Nothing’s worse than winning a $100 million lottery and having a bunch of business sharps or a third-cousin you never liked in the first place knocking on your door to hit you up for a piece of your new mountain of money, right?
Under legislation approved by the Senate Higher Education Committee this week, all it would cost you is $25 million of that $100 million.
McKoon filed similar legislation in 2013 but it never passed his chamber.
Currently the lottery is subject to the Open Records Act and has to release information on the winners.
McKoon’s bill allows lottery winners to buy secrecy if they give 25 percent of their winnings back to the Georgia Lottery to pay for HOPE scholarships.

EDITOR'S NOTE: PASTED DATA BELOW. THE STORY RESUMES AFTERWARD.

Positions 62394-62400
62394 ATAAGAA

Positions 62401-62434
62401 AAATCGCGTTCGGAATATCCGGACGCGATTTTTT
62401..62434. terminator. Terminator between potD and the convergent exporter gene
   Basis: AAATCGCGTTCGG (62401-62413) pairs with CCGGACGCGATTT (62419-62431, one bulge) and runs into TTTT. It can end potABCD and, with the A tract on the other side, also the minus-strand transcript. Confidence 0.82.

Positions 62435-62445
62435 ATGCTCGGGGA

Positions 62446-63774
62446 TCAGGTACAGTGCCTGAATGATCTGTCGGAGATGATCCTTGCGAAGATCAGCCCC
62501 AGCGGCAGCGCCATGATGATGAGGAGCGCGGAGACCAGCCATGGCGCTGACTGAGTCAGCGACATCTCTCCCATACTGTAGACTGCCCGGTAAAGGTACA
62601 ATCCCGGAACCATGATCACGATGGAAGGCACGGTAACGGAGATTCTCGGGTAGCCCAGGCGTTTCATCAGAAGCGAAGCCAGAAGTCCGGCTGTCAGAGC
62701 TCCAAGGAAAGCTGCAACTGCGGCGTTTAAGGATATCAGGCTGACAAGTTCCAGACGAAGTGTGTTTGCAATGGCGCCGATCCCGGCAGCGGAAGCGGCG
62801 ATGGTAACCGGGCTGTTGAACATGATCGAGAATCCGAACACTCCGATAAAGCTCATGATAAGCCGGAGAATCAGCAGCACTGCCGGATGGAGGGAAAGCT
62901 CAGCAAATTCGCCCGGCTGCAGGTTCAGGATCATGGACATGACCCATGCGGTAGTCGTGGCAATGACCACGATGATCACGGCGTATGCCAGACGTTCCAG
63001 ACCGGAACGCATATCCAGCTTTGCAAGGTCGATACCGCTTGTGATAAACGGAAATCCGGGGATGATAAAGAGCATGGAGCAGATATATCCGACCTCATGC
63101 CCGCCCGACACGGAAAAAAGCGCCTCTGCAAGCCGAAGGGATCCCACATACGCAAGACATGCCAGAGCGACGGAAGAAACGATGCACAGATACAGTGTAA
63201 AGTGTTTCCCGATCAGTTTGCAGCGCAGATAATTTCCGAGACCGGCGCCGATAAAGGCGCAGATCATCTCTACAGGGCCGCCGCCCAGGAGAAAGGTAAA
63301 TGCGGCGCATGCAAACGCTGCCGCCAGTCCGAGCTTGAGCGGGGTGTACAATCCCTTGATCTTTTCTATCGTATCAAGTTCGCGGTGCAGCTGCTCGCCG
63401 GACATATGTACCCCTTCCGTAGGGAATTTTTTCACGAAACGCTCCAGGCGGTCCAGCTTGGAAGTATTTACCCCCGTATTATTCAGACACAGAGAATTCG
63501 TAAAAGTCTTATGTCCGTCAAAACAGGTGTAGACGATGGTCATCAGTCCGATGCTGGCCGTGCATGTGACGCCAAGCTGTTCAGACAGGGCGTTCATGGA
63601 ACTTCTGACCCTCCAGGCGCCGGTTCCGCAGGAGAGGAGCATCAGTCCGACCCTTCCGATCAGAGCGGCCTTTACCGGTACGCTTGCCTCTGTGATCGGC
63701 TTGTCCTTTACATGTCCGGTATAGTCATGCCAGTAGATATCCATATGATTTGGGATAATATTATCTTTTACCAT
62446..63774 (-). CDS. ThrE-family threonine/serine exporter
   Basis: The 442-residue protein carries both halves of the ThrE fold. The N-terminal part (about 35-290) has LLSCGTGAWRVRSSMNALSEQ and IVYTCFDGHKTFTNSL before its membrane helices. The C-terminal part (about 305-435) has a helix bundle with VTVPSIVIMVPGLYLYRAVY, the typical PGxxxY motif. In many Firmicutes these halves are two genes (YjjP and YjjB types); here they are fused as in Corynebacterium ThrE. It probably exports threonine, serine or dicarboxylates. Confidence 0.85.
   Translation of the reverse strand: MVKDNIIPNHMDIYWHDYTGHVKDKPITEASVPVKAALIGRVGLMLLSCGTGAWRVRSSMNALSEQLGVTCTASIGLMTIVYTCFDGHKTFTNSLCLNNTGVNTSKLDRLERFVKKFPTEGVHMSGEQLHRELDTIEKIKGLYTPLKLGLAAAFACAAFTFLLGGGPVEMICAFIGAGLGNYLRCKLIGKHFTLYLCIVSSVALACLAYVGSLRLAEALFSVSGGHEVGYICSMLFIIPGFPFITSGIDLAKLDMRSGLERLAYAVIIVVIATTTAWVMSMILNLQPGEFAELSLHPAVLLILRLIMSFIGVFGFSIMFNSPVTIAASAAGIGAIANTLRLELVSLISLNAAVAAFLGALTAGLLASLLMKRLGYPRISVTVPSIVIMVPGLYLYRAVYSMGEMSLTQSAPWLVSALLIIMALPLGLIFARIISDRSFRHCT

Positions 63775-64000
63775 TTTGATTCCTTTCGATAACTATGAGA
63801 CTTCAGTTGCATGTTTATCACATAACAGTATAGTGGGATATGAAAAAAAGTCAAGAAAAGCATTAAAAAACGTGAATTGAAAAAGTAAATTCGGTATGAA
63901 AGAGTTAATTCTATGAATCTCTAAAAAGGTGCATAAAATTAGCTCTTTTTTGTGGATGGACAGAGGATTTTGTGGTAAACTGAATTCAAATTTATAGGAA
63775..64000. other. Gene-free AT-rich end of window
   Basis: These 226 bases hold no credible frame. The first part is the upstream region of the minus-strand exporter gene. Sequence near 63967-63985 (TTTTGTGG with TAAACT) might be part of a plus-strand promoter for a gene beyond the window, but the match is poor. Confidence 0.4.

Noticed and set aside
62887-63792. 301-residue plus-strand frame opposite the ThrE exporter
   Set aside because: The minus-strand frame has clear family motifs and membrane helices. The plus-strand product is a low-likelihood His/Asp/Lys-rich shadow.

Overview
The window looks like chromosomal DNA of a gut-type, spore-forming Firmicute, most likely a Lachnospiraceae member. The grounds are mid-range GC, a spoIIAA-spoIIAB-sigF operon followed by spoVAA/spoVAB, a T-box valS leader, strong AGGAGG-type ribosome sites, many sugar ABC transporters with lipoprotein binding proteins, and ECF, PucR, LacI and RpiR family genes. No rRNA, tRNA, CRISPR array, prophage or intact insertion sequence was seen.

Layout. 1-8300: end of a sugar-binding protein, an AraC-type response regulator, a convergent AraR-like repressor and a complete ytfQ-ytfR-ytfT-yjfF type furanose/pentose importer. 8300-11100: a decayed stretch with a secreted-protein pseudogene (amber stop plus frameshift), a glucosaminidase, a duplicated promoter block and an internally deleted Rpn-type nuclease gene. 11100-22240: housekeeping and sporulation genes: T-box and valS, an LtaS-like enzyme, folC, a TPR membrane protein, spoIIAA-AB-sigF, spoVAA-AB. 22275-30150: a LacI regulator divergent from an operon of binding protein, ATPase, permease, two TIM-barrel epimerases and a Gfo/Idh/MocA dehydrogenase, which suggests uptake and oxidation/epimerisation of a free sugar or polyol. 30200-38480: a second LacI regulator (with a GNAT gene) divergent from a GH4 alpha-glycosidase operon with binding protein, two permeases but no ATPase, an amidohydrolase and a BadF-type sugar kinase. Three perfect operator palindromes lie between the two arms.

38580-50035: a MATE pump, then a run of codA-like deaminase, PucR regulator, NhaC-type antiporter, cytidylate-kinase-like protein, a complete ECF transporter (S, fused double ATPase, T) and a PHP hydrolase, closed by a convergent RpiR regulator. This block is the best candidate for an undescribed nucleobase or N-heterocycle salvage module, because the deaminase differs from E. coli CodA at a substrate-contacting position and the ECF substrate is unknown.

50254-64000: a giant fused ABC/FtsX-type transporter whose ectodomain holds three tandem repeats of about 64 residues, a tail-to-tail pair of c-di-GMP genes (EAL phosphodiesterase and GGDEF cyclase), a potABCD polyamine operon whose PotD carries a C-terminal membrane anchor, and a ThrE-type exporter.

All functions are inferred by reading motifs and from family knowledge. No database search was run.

Pay up and “the (lottery) corporation shall keep all information regarding the winner confidential.”
McKoon originally wanted the lottery to guarantee secrecy as long as the winner donated money to the lottery’s education fund or any non-profit. The Senate committee wanted to make sure it went to HOPE scholarships.
McKoon is certainly not the first lawmaker pushing to exempt individuals or organizations or transactions from the Open Records Act. The General Assembly exempted itself from the law, and it considers new exemptions pretty much every year. Business interest sometimes pay lobbyists to push for exemptions.
However, if Senate Bill 179 passes, it might be the first time the General Assembly allowed somebody to pay directly for an exemption.